5 Ways Sustainability Helps Companies Act More Like Startups
(Triple Pundit, 14.04.16)
Last month at a conference for startups in Silicon Valley, I met several people who work at large corporations and institutions. I wondered why people from Walmart, NASA and GoreTex, a company that makes waterproof fabric, were attending a conference for budding entrepreneurs. Representatives from each said they wanted to help their organization be more innovative.
If you ask 50 people, “What is corporate social responsibility?” you’ll probably get 75 different answers. For me, corporate responsibility is how companies operate. It’s about how they identify and manage their social and environmental risks and footprint. Defined this way, quite a few people are impacted by CSR. The breadth of stakeholders is vast—it includes the company’s shareholders, employees, customers and business partners.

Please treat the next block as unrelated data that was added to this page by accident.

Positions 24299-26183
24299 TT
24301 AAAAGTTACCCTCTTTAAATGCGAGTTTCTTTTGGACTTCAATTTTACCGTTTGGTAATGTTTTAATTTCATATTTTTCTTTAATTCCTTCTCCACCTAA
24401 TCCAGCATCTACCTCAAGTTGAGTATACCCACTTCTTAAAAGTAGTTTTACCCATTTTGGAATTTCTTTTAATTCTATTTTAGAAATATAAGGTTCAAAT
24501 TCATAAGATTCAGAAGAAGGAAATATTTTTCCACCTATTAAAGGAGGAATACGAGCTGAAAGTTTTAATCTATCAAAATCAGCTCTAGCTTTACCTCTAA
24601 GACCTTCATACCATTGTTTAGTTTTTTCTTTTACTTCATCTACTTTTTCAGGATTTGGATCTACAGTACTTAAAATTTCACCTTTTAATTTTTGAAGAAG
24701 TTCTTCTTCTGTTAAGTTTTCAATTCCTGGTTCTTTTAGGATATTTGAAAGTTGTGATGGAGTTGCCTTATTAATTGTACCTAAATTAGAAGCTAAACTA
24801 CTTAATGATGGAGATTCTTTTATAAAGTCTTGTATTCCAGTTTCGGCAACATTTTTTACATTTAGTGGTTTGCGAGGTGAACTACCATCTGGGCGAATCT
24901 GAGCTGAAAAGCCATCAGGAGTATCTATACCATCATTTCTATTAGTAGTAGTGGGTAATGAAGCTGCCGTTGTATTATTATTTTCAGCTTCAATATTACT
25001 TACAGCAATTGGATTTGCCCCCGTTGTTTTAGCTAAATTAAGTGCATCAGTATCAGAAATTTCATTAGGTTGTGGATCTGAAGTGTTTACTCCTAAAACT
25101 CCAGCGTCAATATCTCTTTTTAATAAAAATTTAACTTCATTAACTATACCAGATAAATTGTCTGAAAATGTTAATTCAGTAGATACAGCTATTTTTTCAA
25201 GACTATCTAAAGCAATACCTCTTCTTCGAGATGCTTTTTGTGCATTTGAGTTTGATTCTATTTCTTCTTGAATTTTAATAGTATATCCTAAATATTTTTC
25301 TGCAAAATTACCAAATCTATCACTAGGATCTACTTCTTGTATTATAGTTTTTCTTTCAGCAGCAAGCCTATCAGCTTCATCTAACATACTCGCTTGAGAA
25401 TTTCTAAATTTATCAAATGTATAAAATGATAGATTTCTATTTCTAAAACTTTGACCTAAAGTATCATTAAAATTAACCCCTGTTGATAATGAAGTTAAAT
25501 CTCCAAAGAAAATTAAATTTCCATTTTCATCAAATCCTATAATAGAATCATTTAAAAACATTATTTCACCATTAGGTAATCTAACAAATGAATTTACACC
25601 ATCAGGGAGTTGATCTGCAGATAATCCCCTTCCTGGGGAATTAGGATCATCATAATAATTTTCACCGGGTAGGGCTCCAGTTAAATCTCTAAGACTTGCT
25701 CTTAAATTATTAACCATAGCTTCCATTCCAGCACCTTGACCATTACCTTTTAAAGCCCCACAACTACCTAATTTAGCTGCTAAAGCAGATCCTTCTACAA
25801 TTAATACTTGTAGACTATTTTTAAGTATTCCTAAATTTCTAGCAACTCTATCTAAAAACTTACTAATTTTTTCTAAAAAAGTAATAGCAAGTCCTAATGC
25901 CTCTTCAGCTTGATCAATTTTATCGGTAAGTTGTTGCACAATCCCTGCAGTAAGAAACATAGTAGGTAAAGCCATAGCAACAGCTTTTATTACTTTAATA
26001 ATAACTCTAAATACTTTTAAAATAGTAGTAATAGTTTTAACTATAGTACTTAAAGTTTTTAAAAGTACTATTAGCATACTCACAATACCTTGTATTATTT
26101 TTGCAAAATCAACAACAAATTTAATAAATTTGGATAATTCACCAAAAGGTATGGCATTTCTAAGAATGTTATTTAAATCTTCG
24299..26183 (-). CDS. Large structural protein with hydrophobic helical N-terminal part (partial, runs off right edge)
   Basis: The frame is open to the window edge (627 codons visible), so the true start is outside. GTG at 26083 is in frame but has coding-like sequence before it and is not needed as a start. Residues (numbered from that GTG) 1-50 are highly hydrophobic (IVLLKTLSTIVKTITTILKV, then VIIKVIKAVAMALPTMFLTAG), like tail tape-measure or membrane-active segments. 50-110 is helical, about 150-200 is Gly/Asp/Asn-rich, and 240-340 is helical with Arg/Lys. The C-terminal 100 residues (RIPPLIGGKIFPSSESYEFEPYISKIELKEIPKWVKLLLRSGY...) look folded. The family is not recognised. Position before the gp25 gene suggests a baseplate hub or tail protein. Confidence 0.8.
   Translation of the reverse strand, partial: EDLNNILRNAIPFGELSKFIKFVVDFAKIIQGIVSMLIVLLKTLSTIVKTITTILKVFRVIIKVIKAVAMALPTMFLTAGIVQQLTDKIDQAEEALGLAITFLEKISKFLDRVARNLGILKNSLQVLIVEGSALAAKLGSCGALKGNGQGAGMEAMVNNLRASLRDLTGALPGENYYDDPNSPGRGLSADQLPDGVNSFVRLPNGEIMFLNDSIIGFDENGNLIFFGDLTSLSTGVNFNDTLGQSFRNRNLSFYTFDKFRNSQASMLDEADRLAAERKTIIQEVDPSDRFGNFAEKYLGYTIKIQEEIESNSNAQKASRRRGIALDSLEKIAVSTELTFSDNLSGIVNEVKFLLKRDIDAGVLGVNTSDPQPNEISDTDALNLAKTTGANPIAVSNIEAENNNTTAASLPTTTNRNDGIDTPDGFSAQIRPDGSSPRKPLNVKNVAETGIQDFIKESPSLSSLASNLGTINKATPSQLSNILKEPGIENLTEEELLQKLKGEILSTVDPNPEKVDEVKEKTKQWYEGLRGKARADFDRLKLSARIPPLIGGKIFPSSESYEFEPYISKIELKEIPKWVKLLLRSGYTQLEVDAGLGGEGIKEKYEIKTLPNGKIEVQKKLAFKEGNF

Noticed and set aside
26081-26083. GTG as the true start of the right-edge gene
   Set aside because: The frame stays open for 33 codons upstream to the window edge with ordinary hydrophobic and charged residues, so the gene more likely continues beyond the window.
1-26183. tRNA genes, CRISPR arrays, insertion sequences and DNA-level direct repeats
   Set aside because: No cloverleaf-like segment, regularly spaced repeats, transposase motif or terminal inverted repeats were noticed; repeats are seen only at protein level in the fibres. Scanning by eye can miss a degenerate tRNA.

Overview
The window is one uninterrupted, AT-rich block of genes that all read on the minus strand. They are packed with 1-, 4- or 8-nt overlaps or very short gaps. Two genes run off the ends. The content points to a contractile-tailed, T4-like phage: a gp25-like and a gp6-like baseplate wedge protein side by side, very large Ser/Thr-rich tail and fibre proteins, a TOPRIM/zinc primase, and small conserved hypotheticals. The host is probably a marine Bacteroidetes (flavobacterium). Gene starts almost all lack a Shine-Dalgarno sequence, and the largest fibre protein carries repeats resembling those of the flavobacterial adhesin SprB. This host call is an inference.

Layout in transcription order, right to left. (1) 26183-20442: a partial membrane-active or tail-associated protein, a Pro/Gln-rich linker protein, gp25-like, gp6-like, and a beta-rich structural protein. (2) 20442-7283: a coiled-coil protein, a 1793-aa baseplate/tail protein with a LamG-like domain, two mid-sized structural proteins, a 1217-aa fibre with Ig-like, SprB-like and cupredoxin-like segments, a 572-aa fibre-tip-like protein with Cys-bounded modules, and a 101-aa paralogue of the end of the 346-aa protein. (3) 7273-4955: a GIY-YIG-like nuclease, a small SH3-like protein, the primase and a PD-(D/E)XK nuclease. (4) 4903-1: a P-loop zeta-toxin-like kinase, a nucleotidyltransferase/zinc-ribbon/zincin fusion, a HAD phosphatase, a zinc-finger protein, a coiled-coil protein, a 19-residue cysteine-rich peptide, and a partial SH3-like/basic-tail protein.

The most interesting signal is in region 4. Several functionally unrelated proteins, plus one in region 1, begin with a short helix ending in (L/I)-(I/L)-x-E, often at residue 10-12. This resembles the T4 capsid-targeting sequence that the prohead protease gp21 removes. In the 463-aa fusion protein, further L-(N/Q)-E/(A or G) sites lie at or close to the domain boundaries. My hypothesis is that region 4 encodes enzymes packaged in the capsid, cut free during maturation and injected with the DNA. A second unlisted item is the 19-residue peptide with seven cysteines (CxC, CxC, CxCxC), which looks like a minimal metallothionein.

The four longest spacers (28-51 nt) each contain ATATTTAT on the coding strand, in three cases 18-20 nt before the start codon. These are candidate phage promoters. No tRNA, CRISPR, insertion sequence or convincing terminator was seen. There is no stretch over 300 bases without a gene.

‘Brand Purpose’ Means Nothing If You Don’t Deliver
The successor to the mission statement is, alongside commitments to sustainability, capturing imaginations in the boardroom. But it’s about doing, rather than just looking, good.
Does CSR Create Shareholder Wealth?
(LSE Business Review, 07.03.16)
Due to increasing pressures on organisations to behave in socially responsible ways, corporate social responsibility (CSR) is becoming a “must have” component of corporate strategy. This is a good development for the society at large as the massive rate of industrialization in the last century has placed a heightened burden on the limited resources our planet has to offer. However, the primary responsibility of managers of corporations, particularly of the publically owned ones, is not to increase social welfare but to maximize the returns on investments of their shareholders.
“With any new business deal, don’t think about how much you can afford to get—think about how much you can afford to give. A spirit of giving will allow you to get.” —Jarod Kintz